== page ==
Will it be third time lucky for the Dutch?Netherlands' ultimately tense 3-2 victory over Uruguay last night has taken them to their third World Cup final, and with a perfect record in both qualifying and in South Africa, the Dutch have high hopes of making it third time lucky and being crowned world champions on Sunday.
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- Double heartache for Robben or twice the glory for Sneijder? How European Cup finalists fared at the World Cup final
1974 - Total Football, ultimate disappointment
Key achievement: reached World Cup final, lost 1-2 to West Germany
Star players: Johan Cruyff, Johan Neeskens, Ruud Krol, Arie Haan, Johnny Rep, Rob Rensenbrink, Wim van Hanegem
The story of Dutch football as a major influence on the global game began after they qualified for the 1974 World Cup and Rinus Michels was appointed coach. Under Michels - named 'coach of the century' by FIFA in 1999 - Ajax had pioneered 'Total Football', a tactical system in which any outfield player can take over the role of any other, switching seamlessly between defence, midfield and attack as the situation demands. Michels applied it to Oranje with immediate and impressive results - despite unrest within the squad over pay and bonuses.
The master | Cruyff's guile was key for the Dutch
They won their first round group, then in the second round group defeated Argentina and defending world champions Brazil, reaching the final with five wins and one draw, scoring 14 goals and conceding only one in six matches.
The final was a mouth-watering affair against hosts West Germany. It began in breathtaking fashion. Cruyff kicked off and the ball was passed between Oranje players 13 times before coming back to Cruyff, who then sprinted off on a run that was only ended by an Uli Hoeness foul. Referee Jack Taylor awarded the penalty and Johan Neeskens scored from the spot to put Netherlands ahead before any German had even touched the ball.
Taylor awarded a borderline penalty to West Germany on 25 minutes which Paul Breitner converted, and just before half-time Gerd Muller swivelled to score what proved to be an opportunistic winner. Although many felt the better team had lost, the hosts did a splendid job in stifling Cruyff's effectiveness in the second half as they withstood intense Dutch pressure.
1978 - Bitter defeat in Buenos Aires
Key achievement: reached World Cup final, lost 1-3 to Argentina
Star players: Johan Neeskens, Ruud Krol, Arie Haan, Johnny Rep, Rob Rensenbrink, Willy and Rene van de Kerkhof
Four years later there was no Michels, no Cruyff (opposed to the miltary junta in Argentina and victim of kidnap threats) or Van Hanegem, while their top goalkeeper, Jan van Beveren, highly rated striker Ruud Geels and attacking full-back Hugo Hovenkamp were also missing for various reasons. The legendary Austrian coach Ernst Happel was in charge of a typically disunited and squabbling Dutch squad, yet Oranje again progressed to the final only to lose to the hosts.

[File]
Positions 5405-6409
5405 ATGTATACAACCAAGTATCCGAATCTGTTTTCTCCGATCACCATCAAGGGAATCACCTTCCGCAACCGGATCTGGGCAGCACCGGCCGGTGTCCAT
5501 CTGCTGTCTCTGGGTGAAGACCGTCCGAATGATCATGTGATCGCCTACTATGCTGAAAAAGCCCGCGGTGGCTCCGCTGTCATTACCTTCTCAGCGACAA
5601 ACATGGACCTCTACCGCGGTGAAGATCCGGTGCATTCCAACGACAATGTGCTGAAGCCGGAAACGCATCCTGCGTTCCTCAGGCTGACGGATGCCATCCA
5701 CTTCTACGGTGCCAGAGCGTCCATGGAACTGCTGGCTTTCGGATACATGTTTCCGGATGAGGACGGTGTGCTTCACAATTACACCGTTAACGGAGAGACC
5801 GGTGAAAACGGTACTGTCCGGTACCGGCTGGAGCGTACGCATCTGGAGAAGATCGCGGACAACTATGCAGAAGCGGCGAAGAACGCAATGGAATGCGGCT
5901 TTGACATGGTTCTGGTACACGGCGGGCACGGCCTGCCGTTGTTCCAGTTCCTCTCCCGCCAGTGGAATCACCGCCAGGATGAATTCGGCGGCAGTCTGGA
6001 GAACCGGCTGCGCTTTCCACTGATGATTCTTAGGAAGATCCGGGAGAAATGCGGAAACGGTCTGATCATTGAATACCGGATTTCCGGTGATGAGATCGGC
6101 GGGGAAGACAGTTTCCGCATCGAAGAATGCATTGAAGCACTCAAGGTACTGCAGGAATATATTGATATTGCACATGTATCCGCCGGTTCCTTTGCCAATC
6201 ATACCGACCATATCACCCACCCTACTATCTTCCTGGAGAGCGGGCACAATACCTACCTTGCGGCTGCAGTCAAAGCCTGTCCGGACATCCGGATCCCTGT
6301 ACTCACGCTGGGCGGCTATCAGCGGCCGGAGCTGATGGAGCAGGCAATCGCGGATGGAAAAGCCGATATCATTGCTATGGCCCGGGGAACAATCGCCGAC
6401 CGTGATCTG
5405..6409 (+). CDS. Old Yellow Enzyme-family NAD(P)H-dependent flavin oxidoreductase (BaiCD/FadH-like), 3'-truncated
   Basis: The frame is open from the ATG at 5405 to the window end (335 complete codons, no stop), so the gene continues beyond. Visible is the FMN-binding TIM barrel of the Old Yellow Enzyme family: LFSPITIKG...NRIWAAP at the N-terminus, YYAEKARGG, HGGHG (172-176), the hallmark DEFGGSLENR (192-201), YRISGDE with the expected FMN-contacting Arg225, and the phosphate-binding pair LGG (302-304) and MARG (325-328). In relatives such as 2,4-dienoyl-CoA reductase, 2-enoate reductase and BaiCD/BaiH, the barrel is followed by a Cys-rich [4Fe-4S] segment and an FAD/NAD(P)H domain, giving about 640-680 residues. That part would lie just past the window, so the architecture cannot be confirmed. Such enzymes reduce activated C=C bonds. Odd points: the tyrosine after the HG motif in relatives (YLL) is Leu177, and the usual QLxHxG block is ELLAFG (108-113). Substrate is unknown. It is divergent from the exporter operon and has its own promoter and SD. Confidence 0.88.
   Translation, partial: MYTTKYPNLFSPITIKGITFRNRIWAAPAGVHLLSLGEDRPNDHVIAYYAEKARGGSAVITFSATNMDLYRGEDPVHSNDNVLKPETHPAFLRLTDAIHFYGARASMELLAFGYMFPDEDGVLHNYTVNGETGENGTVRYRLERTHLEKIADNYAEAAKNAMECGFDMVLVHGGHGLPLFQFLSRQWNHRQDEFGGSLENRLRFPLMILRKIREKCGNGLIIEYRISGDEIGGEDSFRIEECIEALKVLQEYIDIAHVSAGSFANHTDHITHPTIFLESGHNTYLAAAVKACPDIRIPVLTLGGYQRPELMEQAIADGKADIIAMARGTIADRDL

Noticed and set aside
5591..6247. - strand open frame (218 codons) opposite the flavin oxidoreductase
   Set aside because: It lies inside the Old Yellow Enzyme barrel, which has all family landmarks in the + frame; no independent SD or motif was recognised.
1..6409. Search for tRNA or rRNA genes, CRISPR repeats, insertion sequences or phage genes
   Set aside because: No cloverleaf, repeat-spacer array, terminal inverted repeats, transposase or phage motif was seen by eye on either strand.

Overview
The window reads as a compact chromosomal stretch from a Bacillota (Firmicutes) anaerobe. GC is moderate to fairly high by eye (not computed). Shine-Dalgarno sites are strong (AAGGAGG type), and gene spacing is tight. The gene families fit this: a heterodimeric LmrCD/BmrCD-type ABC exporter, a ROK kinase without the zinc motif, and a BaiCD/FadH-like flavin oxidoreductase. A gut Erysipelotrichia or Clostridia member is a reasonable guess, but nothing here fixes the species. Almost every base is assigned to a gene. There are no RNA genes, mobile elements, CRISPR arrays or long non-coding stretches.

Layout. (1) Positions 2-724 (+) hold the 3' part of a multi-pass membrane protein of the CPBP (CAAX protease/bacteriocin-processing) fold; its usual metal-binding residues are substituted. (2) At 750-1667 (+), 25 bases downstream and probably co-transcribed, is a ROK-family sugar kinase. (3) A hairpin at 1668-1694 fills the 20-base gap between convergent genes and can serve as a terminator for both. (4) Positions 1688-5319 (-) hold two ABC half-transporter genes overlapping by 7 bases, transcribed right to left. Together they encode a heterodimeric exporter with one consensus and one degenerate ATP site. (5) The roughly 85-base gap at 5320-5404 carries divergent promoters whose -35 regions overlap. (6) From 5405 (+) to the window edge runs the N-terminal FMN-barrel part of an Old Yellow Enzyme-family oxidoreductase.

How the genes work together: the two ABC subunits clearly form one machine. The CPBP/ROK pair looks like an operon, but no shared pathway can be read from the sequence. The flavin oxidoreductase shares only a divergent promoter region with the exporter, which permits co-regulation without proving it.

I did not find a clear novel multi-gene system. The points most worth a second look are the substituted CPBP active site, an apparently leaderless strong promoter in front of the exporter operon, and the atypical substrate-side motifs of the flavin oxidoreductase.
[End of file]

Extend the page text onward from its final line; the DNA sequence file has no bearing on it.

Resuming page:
Oranje blues | Hosts won World Cup in extra time
With Argentina driven and inspired by an impassioned home crowd, the Dutch failed to take their chances. Rep and Rensenbrink were outstanding on the wings, but there was no obvious target-man to feed off their deliveries. Dirk Nanninga equalised Mario Kempes' opener to force extra-time, but the force was with the hosts and Holland lost their second successive final.
1990 - Germany beat the European champions
Key achievement: won the 1988 European Championship, lost to Germany in last 16 at Italia '90
Star players: Marco van Basten, Ruud Gullit, Frank Rijkaard , Hans van Breukelen, Ronald Koeman, Arnold Muhren.
Not in Ruud health | Tensions divided Euro champs
Yet their form proved to be elusive and their performances disappointing, Beenhakker failing to get the best out of his players. Gullit was showing the effects of a series of operations on his right knee, while Van Basten was well below his exceptional best, and cited "too many troubles inside the team".
The Dutch drew all three group matches before losing 2-1 to traditional arch-rivals Germany in the second round, albeit in the best match of the tournament, when Rijkaard and Rudi Voeller were sent off for an infamous spat.
1998 - Last-four shoot-out heartbreak
Key achievement: reached semi-final of France '98, losing to Brazil on penalties
Star players: Dennis Bergkamp, Frank de Boer, Wim Jonk, Clarence Seedorf, Patrick Kluivert, Jaap Stam, Marc Overmars, Edgar Davids
Guus Hiddink was now piloting the Orange Submarine, and made peace with Edgar Davids, the 'pit-bull' who'd been sent home from Euro '96 as a disruptive influence. Much was expected of them, but although they thrashed South Korea 5-0, they threw away a two-goal lead against Mexico to draw 2-2 and were held 0-0 by neighbours Belgium.
De Boer draw | Brazil triumphed in shoot-out
But Overmars was out injured, Bergkamp subdued, and Ronaldo put Brazil ahead. Kluivert headed home to force extra-time, followed by penalties. Taffarel's save from Frank de Boer put Brazil through 4-2 on spot-kicks. Holland were out, but with honour and pride.
2010 - Glory at last?
The current squad may be less well endowed with mega stars, but certainly appear more united and harmonious as a group. In selfless artisans like Dirk Kuyt they possess the graft to go with the guile of Wesley Sneijder and Arjen Robben. They have defied expectations so far, and most importantly they have made winning a priceless habit. Just one more victory will do it. Can they finally deliver?
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